Morgan alluded to this at the time-capsule recovery ceremony in February, noting that in 1999 “we had 24 power stations and I don’t think you have many more today, which you should have had.”

Following years of policy malaise, government belatedly instructed Eskom to proceed with two mega coal projects simultaneously, following decades of construction inactivity and entirely inadequate front-end engineering and design.

This lack of preparedness and experience, coupled with deplorable corruption, have combined toxically to yield a build programme that is about a decade behind schedule and tremendously over budget.

Delays to the commissioning of the Medupi and Kusile units, together with a ‘keep the lights on’ policy, which initially coincided with preparations for the hosting of the 2010 FIFA World Cup, all but eradicated the time and space required to adequately maintain the existing coal fleet, some units of which effectively began decommissioning themselves.

The net effect has been a precipitous decline in the energy availability factor (EAF) of the coal fleet, which has decoupled entirely from another artefact contained in the time-capsule: a poster outlining the generation division’s performance, under the ‘90:7:3’ operational philosophy, where a 90% EAF was implement, together with 7% planned maintenance target and only 3% of unplanned breakdowns.

While the poster is perfectly preserved the 90:7:3 strategy has long been dead and buried, with no prospect of resurrection. Indeed, some suggest that it was not even sensible to begin with, as such an aggressive target was out of kilter with international norms for coal assets.

Indeed, there are only now serious efforts under way to reform Eskom to the twenty-first-century operational practices envisaged in the 1998 White Paper, including the vertical separation of the generation, transmission and distribution business.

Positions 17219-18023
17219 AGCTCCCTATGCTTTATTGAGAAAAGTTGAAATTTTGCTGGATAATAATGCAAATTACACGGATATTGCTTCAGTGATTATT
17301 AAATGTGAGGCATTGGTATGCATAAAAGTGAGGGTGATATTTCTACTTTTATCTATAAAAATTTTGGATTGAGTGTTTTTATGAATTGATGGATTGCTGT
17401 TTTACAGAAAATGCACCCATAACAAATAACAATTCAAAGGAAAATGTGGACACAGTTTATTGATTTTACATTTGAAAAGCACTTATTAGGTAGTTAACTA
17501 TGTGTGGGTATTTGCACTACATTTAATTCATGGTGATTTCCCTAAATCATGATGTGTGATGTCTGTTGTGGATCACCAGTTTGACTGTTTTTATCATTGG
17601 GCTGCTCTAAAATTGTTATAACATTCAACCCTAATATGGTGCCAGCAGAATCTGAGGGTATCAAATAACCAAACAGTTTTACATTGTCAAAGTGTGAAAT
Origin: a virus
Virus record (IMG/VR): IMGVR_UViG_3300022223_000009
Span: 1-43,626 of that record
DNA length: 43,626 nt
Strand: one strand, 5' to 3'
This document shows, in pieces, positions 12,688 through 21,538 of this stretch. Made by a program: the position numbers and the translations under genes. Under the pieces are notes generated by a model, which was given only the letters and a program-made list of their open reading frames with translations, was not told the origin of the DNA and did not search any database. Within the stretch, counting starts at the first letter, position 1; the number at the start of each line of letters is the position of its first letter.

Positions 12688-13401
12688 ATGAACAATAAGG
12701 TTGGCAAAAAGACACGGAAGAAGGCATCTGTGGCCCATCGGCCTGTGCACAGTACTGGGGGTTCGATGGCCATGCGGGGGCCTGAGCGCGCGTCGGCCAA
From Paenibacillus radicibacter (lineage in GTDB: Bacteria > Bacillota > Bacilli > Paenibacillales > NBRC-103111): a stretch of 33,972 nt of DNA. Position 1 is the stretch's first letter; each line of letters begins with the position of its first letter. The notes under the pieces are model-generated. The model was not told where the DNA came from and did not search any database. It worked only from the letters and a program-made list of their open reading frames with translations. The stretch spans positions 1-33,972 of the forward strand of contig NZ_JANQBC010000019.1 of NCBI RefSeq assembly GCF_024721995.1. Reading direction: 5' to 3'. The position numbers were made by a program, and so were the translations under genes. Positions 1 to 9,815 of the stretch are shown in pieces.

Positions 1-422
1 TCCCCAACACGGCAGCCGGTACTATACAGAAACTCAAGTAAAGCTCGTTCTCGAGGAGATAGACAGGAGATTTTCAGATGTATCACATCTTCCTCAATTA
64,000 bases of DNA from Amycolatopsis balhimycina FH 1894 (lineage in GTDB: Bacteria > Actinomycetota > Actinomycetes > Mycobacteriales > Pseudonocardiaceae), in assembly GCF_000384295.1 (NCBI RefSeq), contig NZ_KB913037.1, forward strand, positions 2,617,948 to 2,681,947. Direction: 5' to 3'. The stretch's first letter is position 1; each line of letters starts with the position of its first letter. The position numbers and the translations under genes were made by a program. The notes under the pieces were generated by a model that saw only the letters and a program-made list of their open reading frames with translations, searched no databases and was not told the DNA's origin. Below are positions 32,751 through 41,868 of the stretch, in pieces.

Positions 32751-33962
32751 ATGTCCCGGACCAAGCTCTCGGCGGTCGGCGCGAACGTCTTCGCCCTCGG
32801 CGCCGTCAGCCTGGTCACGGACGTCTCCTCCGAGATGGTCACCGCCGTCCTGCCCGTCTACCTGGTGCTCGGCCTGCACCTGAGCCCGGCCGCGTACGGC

In fact, De Ruyter used the occasion to call on the Eskom employees of 2023 to embrace these changes under way rather than hark “back to the future” or to be “bound by what prevailed a century ago”.

“Let’s embrace what is going to be our future 25 years from now, when we will have a very different Eskom,” De Ruyter pleaded.

Eskom reports that the items that were in the time capsule will be displayed at the Eskom Megawatt Park library as well as on the Eskom website under the ‘Heritage Section’.

“Eskom as a State entity is required to preserve its historical items as well as record all items of heritage and ensure that they are registered with the South African Heritage Resources Agency registry, therefore all these items will be on the Eskom heritage asset register,” the company said in response to an enquiry.

Despite De Ruyter’s departure, a video of the time capsule unveiling was shared with employees as part of the birthday celebration, along with recorded messages from employees.

Interim CEO Calib Cassim also used the occasion to thank all employees for being “part of Eskom story and encouraged them to recommit to ending loadshedding and restoring Eskom to a company to be proud of”.


Edited by Creamer Media Reporter